For the past few months, Bishop D’Arcy and I have celebrated dozens of Confirmation Masses throughout our diocese. I am very grateful to Bishop D’Arcy for his great help in administering this sacrament to our young people. It is truly a joy and a blessing as bishops to be the ministers of this sacrament in which our young people become more firmly united to Christ and his Church. Congratulations to all our young people who have been confirmed these past few months! I pray that, with the special strength of the Holy Spirit received in Confirmation, you will be faithful and courageous witnesses of Christ and continue to grow in your faith.
Pentecost is a good day for all of us to recall the graces of our Confirmation and to open our hearts anew to these graces. We have received the power of the Holy Spirit to live our Catholic faith, to spread and defend it. We have received the Holy Spirit’s gifts. Here is what the great bishop and doctor of the Church, Saint Ambrose, wrote about Confirmation:
Recall then that you have received the spiritual seal, the spirit of wisdom and understanding, the spirit of right judgment and courage, the spirit of knowledge and reverence, the spirit of holy fear in God’s presence. Guard what you have received. God the Father has marked you with his sign. Christ the Lord has confirmed you and has placed his pledge, the Spirit, in your hearts.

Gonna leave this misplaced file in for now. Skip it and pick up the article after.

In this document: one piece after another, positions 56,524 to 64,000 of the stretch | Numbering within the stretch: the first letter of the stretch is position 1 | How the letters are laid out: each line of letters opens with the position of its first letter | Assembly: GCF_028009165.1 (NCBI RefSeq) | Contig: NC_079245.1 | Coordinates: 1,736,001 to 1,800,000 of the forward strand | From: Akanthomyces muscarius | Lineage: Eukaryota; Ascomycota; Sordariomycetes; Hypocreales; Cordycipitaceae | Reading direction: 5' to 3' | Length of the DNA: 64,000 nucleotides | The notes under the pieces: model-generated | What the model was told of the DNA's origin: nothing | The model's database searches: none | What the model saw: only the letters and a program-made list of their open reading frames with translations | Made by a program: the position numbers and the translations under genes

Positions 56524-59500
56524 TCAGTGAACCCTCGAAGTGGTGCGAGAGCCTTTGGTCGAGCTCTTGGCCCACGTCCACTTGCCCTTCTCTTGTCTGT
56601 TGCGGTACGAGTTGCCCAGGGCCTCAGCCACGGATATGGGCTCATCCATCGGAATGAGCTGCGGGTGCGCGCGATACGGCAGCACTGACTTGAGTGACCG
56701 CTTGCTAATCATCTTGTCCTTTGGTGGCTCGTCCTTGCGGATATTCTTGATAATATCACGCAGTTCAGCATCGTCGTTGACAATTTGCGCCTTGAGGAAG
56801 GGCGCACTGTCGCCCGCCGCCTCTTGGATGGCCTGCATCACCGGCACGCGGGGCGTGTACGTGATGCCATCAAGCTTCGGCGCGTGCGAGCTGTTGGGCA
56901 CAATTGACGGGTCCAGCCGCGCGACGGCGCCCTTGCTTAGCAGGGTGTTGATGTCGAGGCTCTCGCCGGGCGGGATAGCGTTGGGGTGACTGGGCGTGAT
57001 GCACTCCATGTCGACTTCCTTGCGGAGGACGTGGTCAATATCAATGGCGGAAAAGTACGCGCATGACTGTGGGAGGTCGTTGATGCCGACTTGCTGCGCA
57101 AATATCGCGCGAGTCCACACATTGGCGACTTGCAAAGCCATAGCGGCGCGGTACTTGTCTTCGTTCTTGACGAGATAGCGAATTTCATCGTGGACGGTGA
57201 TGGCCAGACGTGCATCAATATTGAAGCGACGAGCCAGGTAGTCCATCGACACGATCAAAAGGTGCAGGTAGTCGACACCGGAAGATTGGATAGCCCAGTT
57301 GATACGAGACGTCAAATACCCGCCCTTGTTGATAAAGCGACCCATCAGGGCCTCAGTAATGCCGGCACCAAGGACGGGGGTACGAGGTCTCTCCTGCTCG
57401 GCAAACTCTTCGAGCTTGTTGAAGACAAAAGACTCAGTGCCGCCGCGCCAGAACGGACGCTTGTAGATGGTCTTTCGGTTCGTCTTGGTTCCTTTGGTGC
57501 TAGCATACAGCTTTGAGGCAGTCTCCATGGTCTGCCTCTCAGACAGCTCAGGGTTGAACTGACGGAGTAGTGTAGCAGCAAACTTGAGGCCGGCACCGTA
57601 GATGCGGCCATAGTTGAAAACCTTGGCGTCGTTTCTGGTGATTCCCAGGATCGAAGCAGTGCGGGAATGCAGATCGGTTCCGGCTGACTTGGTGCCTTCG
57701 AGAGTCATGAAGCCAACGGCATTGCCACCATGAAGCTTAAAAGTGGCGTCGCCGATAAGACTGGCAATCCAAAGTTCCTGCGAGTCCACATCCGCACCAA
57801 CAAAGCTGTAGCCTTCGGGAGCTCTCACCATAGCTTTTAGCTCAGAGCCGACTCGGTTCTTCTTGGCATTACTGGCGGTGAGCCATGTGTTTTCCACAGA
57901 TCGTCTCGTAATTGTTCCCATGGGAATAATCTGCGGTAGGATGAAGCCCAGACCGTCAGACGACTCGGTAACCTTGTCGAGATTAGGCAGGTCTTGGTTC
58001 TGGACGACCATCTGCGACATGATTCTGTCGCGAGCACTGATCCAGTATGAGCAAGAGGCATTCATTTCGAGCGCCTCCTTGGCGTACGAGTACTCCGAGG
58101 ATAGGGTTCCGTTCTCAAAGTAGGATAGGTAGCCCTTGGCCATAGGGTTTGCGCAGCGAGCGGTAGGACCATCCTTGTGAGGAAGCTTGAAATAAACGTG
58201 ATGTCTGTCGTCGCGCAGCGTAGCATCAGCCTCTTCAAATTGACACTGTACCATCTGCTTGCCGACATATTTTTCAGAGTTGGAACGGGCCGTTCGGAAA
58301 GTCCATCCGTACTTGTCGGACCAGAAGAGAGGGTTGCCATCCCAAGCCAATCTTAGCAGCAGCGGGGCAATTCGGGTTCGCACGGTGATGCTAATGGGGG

As we celebrate this Sunday the great beginning of the Church on Pentecost, let us renew our commitment to daily living our faith with conviction. We’ve received the gifts of the Holy Spirit and are called to use these gifts, to let the Holy Spirit act and work through us, our words and our actions.
As Saint Paul wrote to the Corinthians, as by one Spirit we were all baptized, … so we were all given to drink of one Spirit. The Holy Spirit dwells in each of us and also unites us to one another in the one Body of Christ, the Church. It is the Holy Spirit who builds and sanctifies the Church. “The Holy Spirit is the protagonist, the principal agent of the whole of the Church’s mission” (CCC 852). It is important to remember this lest we think that we carry this mission on our own shoulders. And so it is good to pray every day the prayer we say on Pentecost: Come, Holy Spirit, fill the hearts of your faithful and kindle in them the fire of your love!